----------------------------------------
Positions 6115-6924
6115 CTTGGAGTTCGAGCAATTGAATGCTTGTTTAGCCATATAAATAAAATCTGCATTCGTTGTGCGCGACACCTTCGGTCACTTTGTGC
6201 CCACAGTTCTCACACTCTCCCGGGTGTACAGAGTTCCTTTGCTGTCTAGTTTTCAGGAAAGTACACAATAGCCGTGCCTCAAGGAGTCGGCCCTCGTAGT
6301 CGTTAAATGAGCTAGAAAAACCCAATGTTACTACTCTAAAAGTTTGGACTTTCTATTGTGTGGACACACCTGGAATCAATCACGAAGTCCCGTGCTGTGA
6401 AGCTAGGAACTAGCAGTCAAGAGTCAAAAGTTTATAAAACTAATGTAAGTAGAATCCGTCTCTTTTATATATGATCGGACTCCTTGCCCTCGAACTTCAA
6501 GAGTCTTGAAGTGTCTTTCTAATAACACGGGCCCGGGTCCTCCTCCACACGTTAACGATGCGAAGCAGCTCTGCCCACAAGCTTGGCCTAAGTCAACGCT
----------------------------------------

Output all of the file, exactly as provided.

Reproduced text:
Positions 6115-6924
6115 CTTGGAGTTCGAGCAATTGAATGCTTGTTTAGCCATATAAATAAAATCTGCATTCGTTGTGCGCGACACCTTCGGTCACTTTGTGC
6201 CCACAGTTCTCACACTCTCCCGGGTGTACAGAGTTCCTTTGCTGTCTAGTTTTCAGGAAAGTACACAATAGCCGTGCCTCAAGGAGTCGGCCCTCGTAGT
6301 CGTTAAATGAGCTAGAAAAACCCAATGTTACTACTCTAAAAGTTTGGACTTTCTATTGTGTGGACACACCTGGAATCAATCACGAAGTCCCGTGCTGTGA
6401 AGCTAGGAACTAGCAGTCAAGAGTCAAAAGTTTATAAAACTAATGTAAGTAGAATCCGTCTCTTTTATATATGATCGGACTCCTTGCCCTCGAACTTCAA
6501 GAGTCTTGAAGTGTCTTTCTAATAACACGGGCCCGGGTCCTCCTCCACACGTTAACGATGCGAAGCAGCTCTGCCCACAAGCTTGGCCTAAGTCAACGCT